People who are liberal in their use of swear words are not the lazy and uneducated individuals they are often made out to be, a new study claims.
In fact, a well-stocked vocabulary of swear words is actually a healthy indicator of other verbal abilities. US-based psychologists, Kristin and Timothy Jay, dismiss the notion that swearing is a sign of inarticulateness in the Language Sciences journal.
The psychologists carried out an experiment aimed to find out whether those who are more fluent in the art of swearing are less fluent in other forms of vocabulary. The experiment was based on the “poverty of vocabulary” concept that is the assumption that people swear because they lack the intellectual capacity to find another way to express themselves.
Students were used as research subjects in the experiment, in which participants were asked to say as many swear words they could think of in 60 seconds. To compare the findings, other non-swearing tasks; such as saying as many animal names in the same space of time were also set.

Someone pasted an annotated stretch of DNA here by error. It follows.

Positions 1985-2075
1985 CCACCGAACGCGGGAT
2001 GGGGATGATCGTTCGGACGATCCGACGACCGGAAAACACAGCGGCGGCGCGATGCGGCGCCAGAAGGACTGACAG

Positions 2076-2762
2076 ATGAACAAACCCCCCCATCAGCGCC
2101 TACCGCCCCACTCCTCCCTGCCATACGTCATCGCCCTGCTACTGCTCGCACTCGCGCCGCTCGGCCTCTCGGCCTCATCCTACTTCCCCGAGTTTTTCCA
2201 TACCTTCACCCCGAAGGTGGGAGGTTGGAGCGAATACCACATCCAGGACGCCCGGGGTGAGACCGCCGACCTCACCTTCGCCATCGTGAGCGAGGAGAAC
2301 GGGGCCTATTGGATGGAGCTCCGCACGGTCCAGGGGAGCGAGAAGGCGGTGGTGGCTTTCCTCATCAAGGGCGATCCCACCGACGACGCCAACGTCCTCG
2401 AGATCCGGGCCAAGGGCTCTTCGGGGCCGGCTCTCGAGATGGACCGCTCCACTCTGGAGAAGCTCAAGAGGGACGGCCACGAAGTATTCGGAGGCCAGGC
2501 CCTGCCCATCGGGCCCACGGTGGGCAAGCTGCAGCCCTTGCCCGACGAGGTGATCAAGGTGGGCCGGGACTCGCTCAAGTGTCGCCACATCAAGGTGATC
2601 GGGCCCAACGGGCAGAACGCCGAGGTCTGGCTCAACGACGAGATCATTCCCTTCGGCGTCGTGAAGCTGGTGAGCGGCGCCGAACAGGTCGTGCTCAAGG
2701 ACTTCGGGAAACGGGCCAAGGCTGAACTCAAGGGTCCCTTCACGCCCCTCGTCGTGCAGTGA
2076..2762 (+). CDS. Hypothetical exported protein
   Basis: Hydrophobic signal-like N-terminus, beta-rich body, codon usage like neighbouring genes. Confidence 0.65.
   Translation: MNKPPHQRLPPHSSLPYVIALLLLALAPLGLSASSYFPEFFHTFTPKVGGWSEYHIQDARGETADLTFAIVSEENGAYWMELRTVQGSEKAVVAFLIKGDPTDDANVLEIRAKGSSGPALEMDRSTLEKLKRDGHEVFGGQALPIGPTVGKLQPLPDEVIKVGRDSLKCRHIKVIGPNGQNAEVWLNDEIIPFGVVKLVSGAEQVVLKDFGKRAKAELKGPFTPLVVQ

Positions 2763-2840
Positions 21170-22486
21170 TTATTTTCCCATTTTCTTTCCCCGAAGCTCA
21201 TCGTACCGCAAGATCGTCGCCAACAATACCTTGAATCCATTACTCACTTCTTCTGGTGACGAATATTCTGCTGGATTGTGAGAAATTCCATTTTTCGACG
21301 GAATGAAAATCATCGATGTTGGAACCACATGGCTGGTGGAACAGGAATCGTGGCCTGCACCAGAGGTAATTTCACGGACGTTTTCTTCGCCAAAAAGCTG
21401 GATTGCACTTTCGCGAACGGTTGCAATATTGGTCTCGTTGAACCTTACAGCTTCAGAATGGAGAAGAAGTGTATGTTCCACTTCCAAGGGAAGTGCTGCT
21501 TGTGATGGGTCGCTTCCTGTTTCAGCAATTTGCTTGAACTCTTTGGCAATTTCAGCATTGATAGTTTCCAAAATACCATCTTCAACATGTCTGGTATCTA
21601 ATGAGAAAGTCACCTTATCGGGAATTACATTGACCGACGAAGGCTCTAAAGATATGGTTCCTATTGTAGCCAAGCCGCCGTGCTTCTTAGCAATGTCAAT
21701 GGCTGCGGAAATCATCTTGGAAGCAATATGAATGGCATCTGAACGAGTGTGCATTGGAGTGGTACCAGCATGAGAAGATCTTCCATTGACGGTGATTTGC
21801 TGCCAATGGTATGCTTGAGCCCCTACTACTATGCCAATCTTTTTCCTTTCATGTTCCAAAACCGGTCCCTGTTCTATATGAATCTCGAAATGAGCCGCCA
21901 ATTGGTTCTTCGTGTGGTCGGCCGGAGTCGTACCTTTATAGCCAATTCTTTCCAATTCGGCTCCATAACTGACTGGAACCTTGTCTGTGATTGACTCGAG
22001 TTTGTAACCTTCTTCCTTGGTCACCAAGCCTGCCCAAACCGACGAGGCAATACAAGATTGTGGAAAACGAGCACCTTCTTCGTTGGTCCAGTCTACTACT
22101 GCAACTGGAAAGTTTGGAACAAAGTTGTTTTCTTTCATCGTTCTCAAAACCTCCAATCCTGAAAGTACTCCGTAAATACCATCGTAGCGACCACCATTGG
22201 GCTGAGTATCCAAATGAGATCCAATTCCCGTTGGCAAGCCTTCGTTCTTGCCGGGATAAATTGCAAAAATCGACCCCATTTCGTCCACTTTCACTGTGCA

Results found that participants who could produce the greatest quantity of swear words could also produce the most words in other categories. If the “poverty of vocabulary” explanation was true then the opposite should have been the case.
“We cannot help but judge others on the basis of their speech. Unfortunately, when it comes to taboo language, it is a common assumption that people who swear frequently are lazy, do not have an adequate vocabulary, lack education, or simply cannot control themselves,” a journal entry stated following the experiment.
“The overall finding of this set of studies, that taboo fluency is positively correlated with other measures of verbal fluency, undermines the POV [Poverty of Vocabulary] view of swearing. That is, a voluminous taboo lexicon may better be considered an indicator of healthy verbal abilities rather than a cover for their deficiencies,” co-authors of the journal entry wrote.
“Speakers who use taboo words understand their general expressive content as well as nuanced distinctions that must be drawn to use slurs appropriately,” the study concluded.
This article originally appeared on Independent.